Torrington in Litchfield County, Connecticut — The American Northeast (New England)
The Flood of August 19, 1955
"So numerous were the many acts of heroism, rescue of the sick and invalid, neighbors' concern for neighbors, that it would be impossible to chronicle them with slighting someone deserving of great credit." - Torrington Register, August 26, 1955
It was the worst natural disaster in Torrington's history, as two tropical storms dropped 23 inches of rain on Torrington within a period of one week. Some low-lying areas were flooded on August 18, 1955, but later that night and into the morning of August 19, fourteen more inches of rain fell on the saturated city. Residents awoke to witness the full destructive force of the Naugatuck River unleashed in a flash flood. The swiftly moving floodwaters were filled with lumber, rocks, mud and other debris which destroyed bridges, homes, businesses, and took the lives of seven Torrington residents.
The area of downtown Torrington where you are standing was hit hard. The old Center Bridge was lined on both sides with stores until the west branch of the Naugatuck River washed them and the bridge away. From here the river swept down East Main Street filling stores with water up to a depth of six feet. The east branch of the Naugatuck River cut another path of destruction through the north end of Torrington. Industries located along both branches of the river were severely damaged
The residents of Torrington helped each other through the tragedy of the flood and the hardships of rebuilding. It would take many months before all the damage was repaired and several years to build flood control projects. Nevertheless, business owners and residents were determined to make Torrington a better place. By September 1955, life was returning to normal but for those who lived through the flood it was an unforgettable experience. Whatever the reason - the horror of that night, a personal loss, the sound of the rushing water, or the satisfaction of helping someone in need - the flood of 1955 became a defining moment in the lives of Torrington residents and in Torrington's history. Today, a cleaner and safer Naugatuck River meanders through town bearing little evidence of that horrible night in 1955.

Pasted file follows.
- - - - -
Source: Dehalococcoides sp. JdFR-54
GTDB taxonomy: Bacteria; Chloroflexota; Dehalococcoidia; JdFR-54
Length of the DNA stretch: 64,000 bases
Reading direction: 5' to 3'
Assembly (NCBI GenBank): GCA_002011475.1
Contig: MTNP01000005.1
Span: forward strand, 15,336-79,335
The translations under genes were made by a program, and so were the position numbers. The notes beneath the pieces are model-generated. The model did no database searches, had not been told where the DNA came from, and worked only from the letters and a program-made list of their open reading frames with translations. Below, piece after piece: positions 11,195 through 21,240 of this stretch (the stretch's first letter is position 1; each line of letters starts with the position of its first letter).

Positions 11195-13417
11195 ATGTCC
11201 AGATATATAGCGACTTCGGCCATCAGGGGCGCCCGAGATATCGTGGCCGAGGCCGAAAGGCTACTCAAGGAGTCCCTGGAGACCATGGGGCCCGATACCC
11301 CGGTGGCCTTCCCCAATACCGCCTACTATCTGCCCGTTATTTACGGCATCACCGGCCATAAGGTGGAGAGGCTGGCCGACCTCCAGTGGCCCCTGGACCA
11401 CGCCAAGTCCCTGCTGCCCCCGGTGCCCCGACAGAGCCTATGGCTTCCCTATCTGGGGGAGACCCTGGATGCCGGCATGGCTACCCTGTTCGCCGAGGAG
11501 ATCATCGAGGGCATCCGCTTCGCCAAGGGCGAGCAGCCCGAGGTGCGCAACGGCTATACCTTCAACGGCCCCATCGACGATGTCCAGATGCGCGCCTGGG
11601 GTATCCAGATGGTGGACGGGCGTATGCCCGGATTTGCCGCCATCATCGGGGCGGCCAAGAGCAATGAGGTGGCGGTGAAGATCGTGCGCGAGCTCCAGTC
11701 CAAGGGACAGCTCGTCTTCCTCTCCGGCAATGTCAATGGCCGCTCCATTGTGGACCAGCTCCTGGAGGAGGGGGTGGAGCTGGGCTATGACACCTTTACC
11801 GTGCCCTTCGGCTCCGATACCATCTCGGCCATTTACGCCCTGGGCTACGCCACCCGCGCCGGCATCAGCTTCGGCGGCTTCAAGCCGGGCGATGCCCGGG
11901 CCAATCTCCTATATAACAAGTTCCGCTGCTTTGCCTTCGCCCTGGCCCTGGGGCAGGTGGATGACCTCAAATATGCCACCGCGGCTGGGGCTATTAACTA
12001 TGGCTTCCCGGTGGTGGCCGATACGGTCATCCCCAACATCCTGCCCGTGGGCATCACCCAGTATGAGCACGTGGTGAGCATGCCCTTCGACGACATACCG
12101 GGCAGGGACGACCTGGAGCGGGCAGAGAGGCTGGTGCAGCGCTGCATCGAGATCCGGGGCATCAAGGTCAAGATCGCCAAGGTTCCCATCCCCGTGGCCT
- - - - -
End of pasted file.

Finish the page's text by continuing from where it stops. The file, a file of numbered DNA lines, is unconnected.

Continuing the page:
This marker is dedicated to those Torrington residents who lost their lives in the flood of 1955.
Carmela Rose Bauchiero • Mary Bauchiero • Victor Cuatto • Gustave Jacquemin • Lena Lemire • Katherine Ruot • Erminia Zordan
Erected 2005 by Mayor Owen J. Quinn and the City of Torrington.
Location. 41° 48.017′ Touch for map. Marker is located at the south end of the Naugatuck River bridge just north of the Torrington Library parking lot and Coe Memorial Park. Marker is in this post office area: Torrington CT 06790, United States of America.
Other nearby markers. At least 8 other markers are within walking distance of this marker. Torrington Soldiers Memorial (within shouting distance of this marker); Coe Memorial Park (within shouting distance of this marker); Torrington Veterans Memorial (about 400 feet away, measured in a direct line); VFW 155mm Howitzer (about 500 feet away); Torrington Vietnam Monument (about 600 feet away); Torrington (approx. 0.2 miles away); Hotchkiss-Fyler House (approx. 0.3 miles away); 1902 Constitutional Convention Pin Oak Tree (approx. 0.3 miles away). Touch for a list and map of all markers in Torrington.
1. 1955 Flood marker Torrington,Ct.
I live near this and the Winsted,Ct., Flood historical markers. I was born a year after it,in fact there is a bronze marker showing the water level that time in Salisbury,Ct. Town Hall. It is a nice marker to the memories of all who
— Submitted August 6, 2016, by Kevin W. Titus of Canaan, Ct..
Categories. • Disasters • Industry & Commerce • Waterways & Vessels •
Credits. This page was last revised on September 20, 2016. This page originally submitted on April 16, 2012, by Lee Hattabaugh of Capshaw, Alabama. This page has been viewed 863 times since then and 42 times this year. Photos: 1, 2, 3, 4, 5, 6, 7, 8, 9. submitted on April 16, 2012, by Lee Hattabaugh of Capshaw, Alabama. • Bill Pfingsten was the editor who published this page.